Setting up a business at school is the best way to equip young people with the skills they will need to succeed in work and in life. Whilst the road to entrepreneurial success can be very rewarding it is by no means an easy one.
Luckily, schools taking part in the School Enterprise Challenge are not expected to go it alone! They are given access to their very own business mentor who they communicate with on WhatsApp.
In this article, one of our superstar mentors from our corporate partners Czarnikow, tells us about the time she got to visit a school taking part in the School Enterprise Challenge in her home country of South Africa.
Belinda, tell us a little bit about your visit to LIV school in Durban, South Africa
When I went back home to South Africa in July this year I was lucky to visit LIV School in Durban who have been taking part in the School Enterprise Challenge since 2015. When I arrived I was greeted by the business team who introduced me to their biltong making business (biltong is a dried, cured meat snack that is very popular in South Africa). They gave a presentation on what their business does and what goes on behind the scenes: how they raised their start-up capital by selling keyrings and taking out a small loan, each member’s role in the business, their marketing techniques, etc…
The LIV business team have created their own handy guide on how to make biltong. It includes everything you need to know about biltong: its origins, how to make it and most importantly, how to monetise it! Could your school create something similar to support new schools taking part in the programme?
I was so impressed by the detail with which these young students were able to describe their business. They told me how they all look forward to the time in their school day when they are running the school business and how the activities in the resources provided by Teach A Man To Fish have enabled them to develop exciting new business skills. One student explained to me that they now feel they can think outside of the box: ‘I don’t have to worry about who I will work for after school as I can set up my own business!’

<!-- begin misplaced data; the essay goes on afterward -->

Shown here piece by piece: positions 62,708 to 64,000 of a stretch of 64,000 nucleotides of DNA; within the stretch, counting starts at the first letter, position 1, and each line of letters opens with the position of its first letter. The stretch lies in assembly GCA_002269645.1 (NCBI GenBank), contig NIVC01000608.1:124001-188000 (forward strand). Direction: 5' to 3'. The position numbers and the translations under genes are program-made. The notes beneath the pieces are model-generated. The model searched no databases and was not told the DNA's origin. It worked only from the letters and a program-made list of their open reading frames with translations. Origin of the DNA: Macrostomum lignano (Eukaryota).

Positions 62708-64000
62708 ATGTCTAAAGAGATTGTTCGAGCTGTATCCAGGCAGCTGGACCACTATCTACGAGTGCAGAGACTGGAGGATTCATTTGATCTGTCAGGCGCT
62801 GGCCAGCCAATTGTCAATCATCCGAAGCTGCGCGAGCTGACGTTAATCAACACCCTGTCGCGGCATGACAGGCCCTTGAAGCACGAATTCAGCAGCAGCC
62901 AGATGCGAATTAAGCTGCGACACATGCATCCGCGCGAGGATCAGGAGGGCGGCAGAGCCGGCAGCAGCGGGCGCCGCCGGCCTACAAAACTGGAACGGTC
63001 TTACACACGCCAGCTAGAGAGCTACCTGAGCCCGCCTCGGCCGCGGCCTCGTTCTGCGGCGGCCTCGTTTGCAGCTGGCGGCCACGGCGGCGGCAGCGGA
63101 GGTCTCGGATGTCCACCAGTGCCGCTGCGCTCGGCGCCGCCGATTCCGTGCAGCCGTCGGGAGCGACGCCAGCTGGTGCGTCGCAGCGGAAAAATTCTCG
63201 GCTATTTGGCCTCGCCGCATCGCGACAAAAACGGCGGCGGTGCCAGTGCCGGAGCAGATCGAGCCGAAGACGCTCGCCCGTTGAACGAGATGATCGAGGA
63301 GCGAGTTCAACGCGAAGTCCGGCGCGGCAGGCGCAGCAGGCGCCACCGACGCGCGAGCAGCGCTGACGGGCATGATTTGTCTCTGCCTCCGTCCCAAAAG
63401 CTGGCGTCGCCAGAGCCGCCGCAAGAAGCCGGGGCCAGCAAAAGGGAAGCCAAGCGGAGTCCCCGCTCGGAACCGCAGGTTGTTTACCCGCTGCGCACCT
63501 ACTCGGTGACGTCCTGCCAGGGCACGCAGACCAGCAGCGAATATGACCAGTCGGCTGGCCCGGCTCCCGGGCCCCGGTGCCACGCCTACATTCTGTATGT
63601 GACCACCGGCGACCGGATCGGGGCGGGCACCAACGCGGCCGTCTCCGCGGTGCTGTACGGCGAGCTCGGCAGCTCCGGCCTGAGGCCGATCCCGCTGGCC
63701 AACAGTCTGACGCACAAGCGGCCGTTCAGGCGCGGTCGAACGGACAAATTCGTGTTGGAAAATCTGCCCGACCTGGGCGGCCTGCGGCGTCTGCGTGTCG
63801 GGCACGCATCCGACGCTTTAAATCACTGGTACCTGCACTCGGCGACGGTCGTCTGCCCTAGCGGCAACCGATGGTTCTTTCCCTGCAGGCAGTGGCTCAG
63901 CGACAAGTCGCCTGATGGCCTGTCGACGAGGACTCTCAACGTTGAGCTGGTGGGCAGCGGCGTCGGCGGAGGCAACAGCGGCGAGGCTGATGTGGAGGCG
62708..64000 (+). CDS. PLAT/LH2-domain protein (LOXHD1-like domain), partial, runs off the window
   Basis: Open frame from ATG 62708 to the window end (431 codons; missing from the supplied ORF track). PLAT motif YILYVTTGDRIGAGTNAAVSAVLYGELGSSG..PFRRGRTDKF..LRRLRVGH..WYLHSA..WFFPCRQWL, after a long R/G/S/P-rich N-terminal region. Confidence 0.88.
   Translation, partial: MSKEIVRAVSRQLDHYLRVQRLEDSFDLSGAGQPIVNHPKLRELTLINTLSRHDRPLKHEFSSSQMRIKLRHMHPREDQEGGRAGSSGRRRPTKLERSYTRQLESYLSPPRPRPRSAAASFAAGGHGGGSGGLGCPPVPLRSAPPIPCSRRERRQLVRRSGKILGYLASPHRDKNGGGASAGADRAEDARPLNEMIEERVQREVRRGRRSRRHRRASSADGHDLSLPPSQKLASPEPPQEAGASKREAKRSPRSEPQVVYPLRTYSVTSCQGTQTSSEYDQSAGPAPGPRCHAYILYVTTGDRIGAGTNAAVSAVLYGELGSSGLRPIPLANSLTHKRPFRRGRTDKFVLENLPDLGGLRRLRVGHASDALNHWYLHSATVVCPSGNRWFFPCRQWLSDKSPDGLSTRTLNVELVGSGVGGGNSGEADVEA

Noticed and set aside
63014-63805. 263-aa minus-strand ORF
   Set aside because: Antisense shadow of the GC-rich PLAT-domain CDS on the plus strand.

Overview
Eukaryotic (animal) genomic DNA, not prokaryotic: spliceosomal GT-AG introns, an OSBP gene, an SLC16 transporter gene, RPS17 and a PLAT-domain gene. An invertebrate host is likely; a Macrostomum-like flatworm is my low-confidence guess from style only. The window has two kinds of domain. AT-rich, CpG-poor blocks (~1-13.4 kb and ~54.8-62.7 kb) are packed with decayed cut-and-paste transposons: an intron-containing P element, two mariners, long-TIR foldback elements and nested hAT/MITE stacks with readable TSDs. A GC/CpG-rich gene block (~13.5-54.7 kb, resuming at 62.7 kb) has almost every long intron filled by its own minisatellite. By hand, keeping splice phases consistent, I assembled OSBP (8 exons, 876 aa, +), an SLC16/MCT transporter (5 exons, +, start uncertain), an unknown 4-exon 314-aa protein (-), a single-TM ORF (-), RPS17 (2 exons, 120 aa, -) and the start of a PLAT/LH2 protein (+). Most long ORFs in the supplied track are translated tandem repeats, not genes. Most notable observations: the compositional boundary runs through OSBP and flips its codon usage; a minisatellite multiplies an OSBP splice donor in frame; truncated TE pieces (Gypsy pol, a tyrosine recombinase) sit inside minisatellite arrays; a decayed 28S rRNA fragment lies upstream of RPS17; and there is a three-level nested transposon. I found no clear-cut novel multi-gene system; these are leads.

How has seeing this school business in action impacted you as a mentor in the School Enterprise Challenge?
Firstly, it reinforced my belief that this kind of education is important, especially in a country like South Africa where job opportunities are few and youth unemployment is a big problem.
Secondly, it made me realise that my most important role as a mentor is to provide ongoing support and encouragement rather than thinking I am responsible for making their businesses successful and telling them how to surpass all of their challenges. Mentors should be sounding boards for ideas and encourage creative solutions. Now, if a school comes to me with a problem, I will help them to find their own answers because that’s how they will learn and get the most out of the experience!
Czarnikow are generous supporters of Teach A Man To Fish. This year, more than 20 of their staff are each mentoring online a group of schools taking part in the School Enterprise Challenge.
Is your organisation interested in corporate sponsorship or mentoring opportunities? We’d love to hear from you! Get in touch by email to firstname.lastname@example.org
Do you want to plan and set up a student-led business at your school? Registration to the School Enterprise Challenge is completely FREE and NOW OPEN on our website. Click here to find out more and register.